Karachi (Muhammad Yasir) Bank Alfalah, one of the largest commercial banks in Pakistan, with the purpose of empowering people so that they shape their own path in life despite all odds, has spent PKR 308 million for flood-impacted communities. When floods hit significant parts of the country, Bank Alfalah came to the forefront with a determination to help rebuild affected areas and formulated a two-phase plan of redeveloping communities in a sustainable, equitable and financially inclusive way.
Earlier in August 2022, Bank Alfalah’s Chairman, His Highness Sheikh Nahayan bin Mubarak Al Nahayan, and the Board of Directors had graciously approved USD 10 million (PKR 2 Billion) to help with the extensive relief and rebuilding efforts.
In the first phase, the Bank partnered with reliable and trusted non-governmental organizations (NGOs) across Pakistan to rescue the flood-impacted people from hard-hit geographical locations. The second phase is dedicated to rehabilitating and rebuilding the communities.
In 2022, over PKR 300 million were disbursed for immediate relief and rescue. In pursuant to the financial support, the Bank’s vast network of colleagues working in over 850 branches are volunteering to ensure transparency and provide assistance across the inundated areas.
By joining forces with its trusted partners, the Bank has provided 1.5 million meals, serving 280,000 households. As part of immediate rescue and relief, 94 medical camps were set up to provide urgent care to 27,500 patients with an epidemic of water-borne diseases, including dengue, malaria, cholera and typhoid. Furthermore, those in flood-hit locations were provided with 1,100 tents for immediate shelter.
The quantum of Bank Alfalah’s response comprises 21 leading NGOs with a vast network across Pakistan. Together with its partners, the Bank provided relief and rehabilitation in 95 locations, including the remote areas of such as Dadu, Sibbi, Usta Muhammad, Kachi, Rajan Pur, Rojhan, Badin, Bala Nari, Chitral, Qilla Saifullah, Shadadkot and various locations across Pakistan.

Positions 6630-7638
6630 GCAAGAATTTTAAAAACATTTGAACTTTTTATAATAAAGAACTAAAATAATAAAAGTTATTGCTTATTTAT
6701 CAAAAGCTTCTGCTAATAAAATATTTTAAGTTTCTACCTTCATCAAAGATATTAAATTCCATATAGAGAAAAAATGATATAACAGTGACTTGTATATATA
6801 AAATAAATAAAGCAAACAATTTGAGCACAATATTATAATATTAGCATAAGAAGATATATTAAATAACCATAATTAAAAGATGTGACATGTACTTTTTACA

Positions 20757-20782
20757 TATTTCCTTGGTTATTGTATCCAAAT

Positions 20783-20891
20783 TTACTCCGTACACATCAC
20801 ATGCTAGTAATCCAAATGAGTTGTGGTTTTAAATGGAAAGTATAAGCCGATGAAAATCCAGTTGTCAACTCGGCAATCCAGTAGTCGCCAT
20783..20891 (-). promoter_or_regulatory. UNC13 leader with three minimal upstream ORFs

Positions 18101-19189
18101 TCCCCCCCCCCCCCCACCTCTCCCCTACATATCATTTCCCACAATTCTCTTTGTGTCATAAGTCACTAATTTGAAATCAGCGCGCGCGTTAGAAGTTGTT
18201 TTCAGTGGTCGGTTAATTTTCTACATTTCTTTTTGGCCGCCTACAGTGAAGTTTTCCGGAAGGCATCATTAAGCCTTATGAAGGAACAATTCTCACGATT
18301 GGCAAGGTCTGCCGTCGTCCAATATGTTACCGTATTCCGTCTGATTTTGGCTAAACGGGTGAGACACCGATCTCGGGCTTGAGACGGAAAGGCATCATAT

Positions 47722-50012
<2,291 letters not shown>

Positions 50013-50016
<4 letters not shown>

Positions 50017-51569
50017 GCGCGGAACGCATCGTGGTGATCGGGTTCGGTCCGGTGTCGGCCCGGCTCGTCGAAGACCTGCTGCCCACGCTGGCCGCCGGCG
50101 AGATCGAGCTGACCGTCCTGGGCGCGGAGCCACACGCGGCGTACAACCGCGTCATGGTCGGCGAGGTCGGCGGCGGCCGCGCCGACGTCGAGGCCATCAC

Commenting on the magnitude of the Bank’s strategic two-phased program with its partners, Atif Bajwa, President and Chief Executive Officer of Bank Alfalah, said: “With the gracious support of the Chairman, His Highness Sheikh Nahayan bin Mubarak Al Nahayan, and the Board of Directors, we are working with the most reliable and trusted names in Pakistan to extend support to the most vulnerable communities who have been impacted by floods this year. It is imperative that we intensify our joint efforts and reach more communities in the rebuilding phase with a medium to a long-term plan to help the affected areas.
He further said that, in a disaster of unprecedented proportions, it only makes sense that all of us come together to provide continuous support to those impacted through our collective contribution.”
As the efforts are entering the rehabilitation and rebuilding phase, the Bank is working with its partners to provide clean drinking water. It has distributed about 5000 water filters serving around 35,000 households. Furthermore, with the fast-approaching winter, Banks is also getting distributed various kinds of winter kits, including pillows, shawls, blankets and jackets. So far, 9,670 kits have been provided to the most deserving, which has helped around 16,500 additional households.
A key pillar of rehabilitation is developing sustainable solutions for an inclusive future. Hence, the education of children and their healthcare are the key focus areas of this phase. The Bank has partnered with ChildLife Foundation, Aga Khan Foundation and Al-Khidmat Foundation to ensure quality healthcare to prevent child mortality in rural areas. The Bank is also supporting The Citizens Foundation to secure the future of flood-affected children by supporting their primary education.
Lastly, the Bank and Shahid Afridi Foundation have come together to build climate-resilient, low-cost homes to ensure a sustainable future. The Bank is also creating income opportunities for those affected to find a sustainable livelihood. Financial inclusion programs are being designed to facilitate farmers and provide them access to microfinance to get back on track and rebuild their lives.